“Enterprise Housing Credit Investments contributed $25.3 million in federal tax credit equity while PGIM Real Estate Finance arranged a $46.9 million Federal Housing Administration 221(d)4 mortgage loan. Huntington National Bank is providing a $20.3 million construction loan. In addition, the City of Chicago contributed Tax Increment Financing in the amount of $4 million and Community Reinvestment Plan funds of $3.8 million.”

The financing also includes “Illinois Donation Tax Credits facilitated by the redevelopment’s nonprofit partner Community Opportunity Fund and purchased by US Bank to generate roughly $900,000 in additional funding,” the firm notes.

Taft specifically thanked B.J. Wright residents for their input. “The Tenant Council, together with input from alderpersons and community stakeholders, developed a series of priorities for the future of the property focused on preserving affordability, improving conditions in units, common areas and grounds, safety and security, better community space for the residents, etc. 

“We continued to meet regularly with the residents throughout the process and integrated their feedback into the scoping and design of the projects.” 

Potential gentrification was creating an obstacle to affordability that the preservation of Barbara Jean Wright Courts will negate.

“With the housing markets in the West Loop and Pilsen booming, all—including the Department of Housing and Urban Development, the City’s Department of Housing, the State, the alderpersons, the Chicago Housing Authority, the tenants and the tenant advocates—were united in our efforts to preserve this critical piece of affordable housing,” says Taft.

The vast majority of the 272 units will remain affordable for the next 50 years. A small number, 21, will be at market rate to give current market-rate tenants the chance to stay.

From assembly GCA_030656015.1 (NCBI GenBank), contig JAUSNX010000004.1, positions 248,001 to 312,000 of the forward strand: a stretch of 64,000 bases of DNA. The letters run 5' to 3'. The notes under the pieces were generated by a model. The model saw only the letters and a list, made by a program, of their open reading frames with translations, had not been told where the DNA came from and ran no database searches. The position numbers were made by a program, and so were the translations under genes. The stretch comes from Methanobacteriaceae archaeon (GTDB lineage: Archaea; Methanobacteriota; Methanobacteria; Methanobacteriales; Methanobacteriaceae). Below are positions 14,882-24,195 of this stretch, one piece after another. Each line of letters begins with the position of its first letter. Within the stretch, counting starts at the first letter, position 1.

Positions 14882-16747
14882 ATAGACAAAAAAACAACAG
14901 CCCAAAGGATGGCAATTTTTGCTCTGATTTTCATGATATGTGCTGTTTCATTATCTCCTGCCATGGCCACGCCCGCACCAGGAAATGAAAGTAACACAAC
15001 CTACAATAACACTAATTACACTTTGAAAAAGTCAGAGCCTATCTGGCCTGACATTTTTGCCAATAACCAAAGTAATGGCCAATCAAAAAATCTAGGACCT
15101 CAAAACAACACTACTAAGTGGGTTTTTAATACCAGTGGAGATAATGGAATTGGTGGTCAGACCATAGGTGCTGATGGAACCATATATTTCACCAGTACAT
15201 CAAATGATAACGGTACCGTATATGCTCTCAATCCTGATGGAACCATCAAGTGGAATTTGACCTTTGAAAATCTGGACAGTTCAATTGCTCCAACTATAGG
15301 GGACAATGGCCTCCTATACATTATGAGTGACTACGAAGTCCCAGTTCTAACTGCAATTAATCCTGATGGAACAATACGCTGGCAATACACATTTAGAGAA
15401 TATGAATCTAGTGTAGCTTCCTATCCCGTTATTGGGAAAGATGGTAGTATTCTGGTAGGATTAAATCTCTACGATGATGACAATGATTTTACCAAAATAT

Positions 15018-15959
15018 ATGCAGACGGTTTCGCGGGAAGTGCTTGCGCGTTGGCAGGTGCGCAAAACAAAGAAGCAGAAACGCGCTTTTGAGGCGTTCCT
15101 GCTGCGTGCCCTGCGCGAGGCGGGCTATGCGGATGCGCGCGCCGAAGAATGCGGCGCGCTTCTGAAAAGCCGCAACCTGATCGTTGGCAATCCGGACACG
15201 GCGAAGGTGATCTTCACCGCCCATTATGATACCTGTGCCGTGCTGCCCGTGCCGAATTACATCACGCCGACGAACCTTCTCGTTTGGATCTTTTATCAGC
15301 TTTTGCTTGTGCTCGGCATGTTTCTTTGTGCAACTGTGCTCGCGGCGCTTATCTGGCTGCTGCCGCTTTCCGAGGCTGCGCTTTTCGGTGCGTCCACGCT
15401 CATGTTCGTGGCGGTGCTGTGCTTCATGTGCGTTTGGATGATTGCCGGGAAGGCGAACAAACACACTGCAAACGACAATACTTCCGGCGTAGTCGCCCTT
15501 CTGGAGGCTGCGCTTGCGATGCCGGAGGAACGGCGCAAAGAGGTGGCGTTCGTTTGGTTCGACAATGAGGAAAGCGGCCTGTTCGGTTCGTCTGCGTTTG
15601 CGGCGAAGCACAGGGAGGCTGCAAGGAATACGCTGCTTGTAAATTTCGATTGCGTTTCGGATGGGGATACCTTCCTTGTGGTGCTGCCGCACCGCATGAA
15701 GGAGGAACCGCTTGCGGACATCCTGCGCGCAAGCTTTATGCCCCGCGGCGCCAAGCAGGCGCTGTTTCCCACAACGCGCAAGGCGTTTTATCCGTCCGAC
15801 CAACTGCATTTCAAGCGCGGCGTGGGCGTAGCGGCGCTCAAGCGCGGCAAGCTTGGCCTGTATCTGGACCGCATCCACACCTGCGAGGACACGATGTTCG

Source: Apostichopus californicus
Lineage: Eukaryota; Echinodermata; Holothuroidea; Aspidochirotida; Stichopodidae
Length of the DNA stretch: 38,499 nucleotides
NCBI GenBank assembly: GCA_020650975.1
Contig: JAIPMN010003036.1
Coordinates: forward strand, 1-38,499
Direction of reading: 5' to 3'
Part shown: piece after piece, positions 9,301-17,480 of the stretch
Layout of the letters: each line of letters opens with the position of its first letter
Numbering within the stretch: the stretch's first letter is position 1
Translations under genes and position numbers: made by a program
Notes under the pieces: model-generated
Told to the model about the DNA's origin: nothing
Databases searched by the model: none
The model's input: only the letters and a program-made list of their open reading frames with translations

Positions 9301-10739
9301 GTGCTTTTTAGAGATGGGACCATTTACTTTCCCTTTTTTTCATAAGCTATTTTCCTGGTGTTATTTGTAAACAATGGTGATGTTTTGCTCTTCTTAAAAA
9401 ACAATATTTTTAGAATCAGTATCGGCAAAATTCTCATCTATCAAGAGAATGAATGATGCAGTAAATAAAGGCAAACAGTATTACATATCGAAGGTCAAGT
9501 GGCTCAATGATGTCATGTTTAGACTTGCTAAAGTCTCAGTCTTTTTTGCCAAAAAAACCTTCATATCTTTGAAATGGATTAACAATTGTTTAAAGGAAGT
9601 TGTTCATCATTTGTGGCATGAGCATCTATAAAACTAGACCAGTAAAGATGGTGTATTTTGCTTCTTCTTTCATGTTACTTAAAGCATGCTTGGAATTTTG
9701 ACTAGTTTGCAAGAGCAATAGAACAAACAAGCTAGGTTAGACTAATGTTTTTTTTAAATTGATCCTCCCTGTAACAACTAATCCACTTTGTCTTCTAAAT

Forty percent of units will receive federal project-based rental assistance through HUD and another 30 percent will receive project-based rental assistance through the Chicago Housing Authority.

Rose notes the collaborative efforts of many partners, including residents, local stakeholders, the City of Chicago Department of Housing, HUD, the Chicago Housing Authority, PGIM Real Estate Finance, Enterprise Housing Credit Investments, Huntington National Bank and US Bank.

The apartments will be completely renovated, and tenants will be moved offsite temporarily as work is done on their units.

Skender Construction is the general contractor, Grund & Riesterer Architects, Inc. is the architect, Urban Relocation Services, Inc. is managing temporary relocation and Rose Community Management is the property manager.

At Englewood Gardens, the acquisition was structured as a joint venture with 5T Management, a local developer and property manager that will oversee day-to-day operations of the property. Taft says Rose and 5T are “aligned on values” that include the social impact of preservation work.